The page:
…read more

Source: MISES INSTITUTE

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Sweden Hits the Zero Bound

October 28, 2014 in Economics

By Per Bylund

Neutrois

The Swedish central bank Riksbanken has just lowered the interest rate to zero (yes, zero) percent, which was reported at a press conference in Stockholm today. This is a response to a couple of months of deflation, and with it enormous pressure from both politicians and Keynesian know-it-alls to quickly and massively lower interest rates. Of course, the interest rate was already very low and at zero it can get no lower. In other words, we’ve reached the zero bound. Why? Depression phobia.

According to the Riksbanken, they do not expect to raise the interest rate until mid 2016. The decision means, according to media reports, that the central bank now “pays” a negative 0.75 % on banks’ funds held at Riksbanken.

The immediate effect in the financial and money markets was an expected fall of the krona’s (the Swedish currency) exchange rate. To the central banksters, journalists, and pundits this is great news, since this means a booming export sector, more expensive exports, and therefore price inflation to relieve the country from the horror of a possible deflation spiral.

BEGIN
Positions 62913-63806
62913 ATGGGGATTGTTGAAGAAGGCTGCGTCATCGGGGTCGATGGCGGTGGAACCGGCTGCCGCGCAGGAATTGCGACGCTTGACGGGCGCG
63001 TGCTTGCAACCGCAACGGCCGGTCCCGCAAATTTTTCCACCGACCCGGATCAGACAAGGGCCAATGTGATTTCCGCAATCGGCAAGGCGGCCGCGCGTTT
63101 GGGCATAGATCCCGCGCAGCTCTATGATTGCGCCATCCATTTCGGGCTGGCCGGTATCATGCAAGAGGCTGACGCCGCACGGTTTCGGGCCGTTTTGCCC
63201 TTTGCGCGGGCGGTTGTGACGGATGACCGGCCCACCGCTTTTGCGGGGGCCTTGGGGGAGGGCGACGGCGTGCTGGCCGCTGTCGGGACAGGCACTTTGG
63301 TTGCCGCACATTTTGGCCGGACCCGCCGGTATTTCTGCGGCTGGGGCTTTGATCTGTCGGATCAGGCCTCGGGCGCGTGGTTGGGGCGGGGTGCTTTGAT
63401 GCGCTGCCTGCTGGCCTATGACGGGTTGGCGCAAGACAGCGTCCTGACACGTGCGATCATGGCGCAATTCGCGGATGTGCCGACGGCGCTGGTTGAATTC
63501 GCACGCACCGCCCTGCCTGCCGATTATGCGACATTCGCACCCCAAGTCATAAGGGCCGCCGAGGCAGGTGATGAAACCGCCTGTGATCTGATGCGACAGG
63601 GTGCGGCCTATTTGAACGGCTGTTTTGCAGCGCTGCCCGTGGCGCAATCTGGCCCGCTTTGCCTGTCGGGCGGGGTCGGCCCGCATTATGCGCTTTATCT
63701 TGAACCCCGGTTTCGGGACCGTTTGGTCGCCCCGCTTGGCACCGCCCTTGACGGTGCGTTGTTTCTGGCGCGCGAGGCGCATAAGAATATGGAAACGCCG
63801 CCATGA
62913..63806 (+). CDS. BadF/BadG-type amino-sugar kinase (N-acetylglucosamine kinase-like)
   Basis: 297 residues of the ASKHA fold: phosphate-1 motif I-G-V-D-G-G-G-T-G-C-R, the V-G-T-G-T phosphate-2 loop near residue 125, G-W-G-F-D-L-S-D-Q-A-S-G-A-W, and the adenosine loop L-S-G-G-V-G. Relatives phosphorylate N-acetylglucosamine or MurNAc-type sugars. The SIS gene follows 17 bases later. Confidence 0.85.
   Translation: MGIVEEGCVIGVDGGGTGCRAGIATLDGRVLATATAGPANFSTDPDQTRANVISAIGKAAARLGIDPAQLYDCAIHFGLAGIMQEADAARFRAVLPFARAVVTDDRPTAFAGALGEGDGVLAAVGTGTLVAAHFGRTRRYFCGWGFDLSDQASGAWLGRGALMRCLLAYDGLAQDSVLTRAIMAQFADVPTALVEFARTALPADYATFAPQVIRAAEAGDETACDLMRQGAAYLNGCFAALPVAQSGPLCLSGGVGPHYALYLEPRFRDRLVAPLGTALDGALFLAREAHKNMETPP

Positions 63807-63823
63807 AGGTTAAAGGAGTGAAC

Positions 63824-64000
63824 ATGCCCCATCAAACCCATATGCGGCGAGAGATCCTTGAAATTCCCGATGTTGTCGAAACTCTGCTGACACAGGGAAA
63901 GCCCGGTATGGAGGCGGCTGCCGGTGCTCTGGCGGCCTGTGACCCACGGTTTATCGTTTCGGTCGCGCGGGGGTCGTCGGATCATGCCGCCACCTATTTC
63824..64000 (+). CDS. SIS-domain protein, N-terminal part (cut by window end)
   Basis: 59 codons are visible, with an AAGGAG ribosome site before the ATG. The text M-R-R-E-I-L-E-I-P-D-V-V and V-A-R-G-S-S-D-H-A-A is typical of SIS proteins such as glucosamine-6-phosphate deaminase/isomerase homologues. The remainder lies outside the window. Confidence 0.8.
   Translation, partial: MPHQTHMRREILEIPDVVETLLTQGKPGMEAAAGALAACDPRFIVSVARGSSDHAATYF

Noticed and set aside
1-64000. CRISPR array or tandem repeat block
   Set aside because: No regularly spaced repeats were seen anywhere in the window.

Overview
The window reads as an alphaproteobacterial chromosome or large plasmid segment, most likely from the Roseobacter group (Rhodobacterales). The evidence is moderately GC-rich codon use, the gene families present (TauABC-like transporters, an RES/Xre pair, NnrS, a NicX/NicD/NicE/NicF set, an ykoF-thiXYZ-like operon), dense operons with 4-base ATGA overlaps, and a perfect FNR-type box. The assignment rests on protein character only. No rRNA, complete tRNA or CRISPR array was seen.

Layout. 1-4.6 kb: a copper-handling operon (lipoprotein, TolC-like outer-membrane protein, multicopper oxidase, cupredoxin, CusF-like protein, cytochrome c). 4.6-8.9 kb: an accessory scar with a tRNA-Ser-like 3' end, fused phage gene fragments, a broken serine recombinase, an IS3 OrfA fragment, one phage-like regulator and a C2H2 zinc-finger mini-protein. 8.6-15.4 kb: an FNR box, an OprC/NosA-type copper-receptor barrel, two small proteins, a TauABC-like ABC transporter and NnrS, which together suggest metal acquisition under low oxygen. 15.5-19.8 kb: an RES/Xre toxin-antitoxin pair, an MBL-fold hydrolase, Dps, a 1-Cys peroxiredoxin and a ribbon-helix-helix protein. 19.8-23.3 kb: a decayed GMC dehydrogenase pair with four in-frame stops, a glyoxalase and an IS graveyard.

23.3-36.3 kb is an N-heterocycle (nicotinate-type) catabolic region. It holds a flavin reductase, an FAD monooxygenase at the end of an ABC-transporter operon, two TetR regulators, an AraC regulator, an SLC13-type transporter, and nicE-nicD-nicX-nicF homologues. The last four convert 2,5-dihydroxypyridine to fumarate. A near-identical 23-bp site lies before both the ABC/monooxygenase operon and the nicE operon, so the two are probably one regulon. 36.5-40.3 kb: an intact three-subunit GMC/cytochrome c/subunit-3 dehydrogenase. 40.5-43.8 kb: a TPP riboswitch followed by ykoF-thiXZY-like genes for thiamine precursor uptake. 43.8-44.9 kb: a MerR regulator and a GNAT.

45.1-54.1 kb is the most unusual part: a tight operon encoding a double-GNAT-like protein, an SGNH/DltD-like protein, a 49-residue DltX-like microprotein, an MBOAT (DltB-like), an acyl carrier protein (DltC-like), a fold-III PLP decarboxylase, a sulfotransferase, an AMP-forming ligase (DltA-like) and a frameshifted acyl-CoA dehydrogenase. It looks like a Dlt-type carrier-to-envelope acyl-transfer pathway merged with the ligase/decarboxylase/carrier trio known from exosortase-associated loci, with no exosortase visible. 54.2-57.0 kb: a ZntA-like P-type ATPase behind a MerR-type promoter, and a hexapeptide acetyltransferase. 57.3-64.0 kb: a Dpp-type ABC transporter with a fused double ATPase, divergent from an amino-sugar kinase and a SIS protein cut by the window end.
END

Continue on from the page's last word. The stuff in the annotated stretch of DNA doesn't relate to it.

I guess we’ll see. Sweden has a history of manipulating its currency, a standard “solution” in the 1970s and 1980s that led to the country suffering a depression in 1992. During the past two decades, there has been political consensus around cutting down expenditure through rolling back the welfare state, paying back public debt, and lowering taxes – partly to regain the lost confidence. Today’s decision by the Riksbanken is not an outright devaluation of the krona, the preferred measure of “old” Sweden, but has a similar effect.

Update: In an official statement, the Riksbanken notes that the Swedish economy is “relatively strong” and that the economic outlook is “improving,” but that inflation is “too low” (the central bank’s target is 2% price inflation). The only major potential problem is the public’s debt level, which is too high. (Especially mortgages, in a real estate market that is generally considered to be a bubble.) The debt level will not, of course, get lower with lower interest rates. For this reason, many “experts” expect a legal amortization requirement on mortgages in the near future to lower the public’s debt as well as “cool off” the real estate market.

Update 2: In the Q&A following the press conference, Riksbanken chairman Stefan Ingves makes it very clear that there are “no technical limitations” to lowering the interest rate (way) below zero. But this is not necessary …read more

Source: MISES INSTITUTE